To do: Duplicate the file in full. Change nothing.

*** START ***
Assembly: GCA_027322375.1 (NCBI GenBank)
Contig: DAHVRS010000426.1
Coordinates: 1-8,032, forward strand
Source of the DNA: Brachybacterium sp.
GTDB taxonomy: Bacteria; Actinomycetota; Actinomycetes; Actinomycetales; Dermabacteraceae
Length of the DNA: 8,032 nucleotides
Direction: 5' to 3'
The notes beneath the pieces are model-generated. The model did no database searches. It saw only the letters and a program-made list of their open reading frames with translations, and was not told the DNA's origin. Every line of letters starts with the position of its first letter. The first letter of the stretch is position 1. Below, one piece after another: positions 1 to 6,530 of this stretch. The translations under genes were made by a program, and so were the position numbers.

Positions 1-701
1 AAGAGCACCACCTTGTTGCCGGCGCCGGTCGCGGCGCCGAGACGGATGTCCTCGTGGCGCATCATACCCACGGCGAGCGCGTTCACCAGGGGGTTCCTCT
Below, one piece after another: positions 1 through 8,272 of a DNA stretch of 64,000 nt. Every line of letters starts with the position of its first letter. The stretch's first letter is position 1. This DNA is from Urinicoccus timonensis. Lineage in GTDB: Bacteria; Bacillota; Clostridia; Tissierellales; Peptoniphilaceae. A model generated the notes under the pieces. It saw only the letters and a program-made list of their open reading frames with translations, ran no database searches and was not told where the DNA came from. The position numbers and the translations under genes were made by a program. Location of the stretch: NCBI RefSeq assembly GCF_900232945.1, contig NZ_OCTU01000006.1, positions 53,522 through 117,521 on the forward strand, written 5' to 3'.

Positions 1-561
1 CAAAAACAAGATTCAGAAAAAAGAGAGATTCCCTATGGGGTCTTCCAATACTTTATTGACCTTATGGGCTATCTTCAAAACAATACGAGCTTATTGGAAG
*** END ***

Assembly: GCA_027322375.1 (NCBI GenBank)
Contig: DAHVRS010000426.1
Coordinates: 1-8,032, forward strand
Source of the DNA: Brachybacterium sp.
GTDB taxonomy: Bacteria; Actinomycetota; Actinomycetes; Actinomycetales; Dermabacteraceae
Length of the DNA: 8,032 nucleotides
Direction: 5' to 3'
The notes beneath the pieces are model-generated. The model did no database searches. It saw only the letters and a program-made list of their open reading frames with translations, and was not told the DNA's origin. Every line of letters starts with the position of its first letter. The first letter of the stretch is position 1. Below, one piece after another: positions 1 to 6,530 of this stretch. The translations under genes were made by a program, and so were the position numbers.

Positions 1-701
1 AAGAGCACCACCTTGTTGCCGGCGCCGGTCGCGGCGCCGAGACGGATGTCCTCGTGGCGCATCATACCCACGGCGAGCGCGTTCACCAGGGGGTTCCTCT
Below, one piece after another: positions 1 through 8,272 of a DNA stretch of 64,000 nt. Every line of letters starts with the position of its first letter. The stretch's first letter is position 1. This DNA is from Urinicoccus timonensis. Lineage in GTDB: Bacteria; Bacillota; Clostridia; Tissierellales; Peptoniphilaceae. A model generated the notes under the pieces. It saw only the letters and a program-made list of their open reading frames with translations, ran no database searches and was not told where the DNA came from. The position numbers and the translations under genes were made by a program. Location of the stretch: NCBI RefSeq assembly GCF_900232945.1, contig NZ_OCTU01000006.1, positions 53,522 through 117,521 on the forward strand, written 5' to 3'.

Positions 1-561
1 CAAAAACAAGATTCAGAAAAAAGAGAGATTCCCTATGGGGTCTTCCAATACTTTATTGACCTTATGGGCTATCTTCAAAACAATACGAGCTTATTGGAAG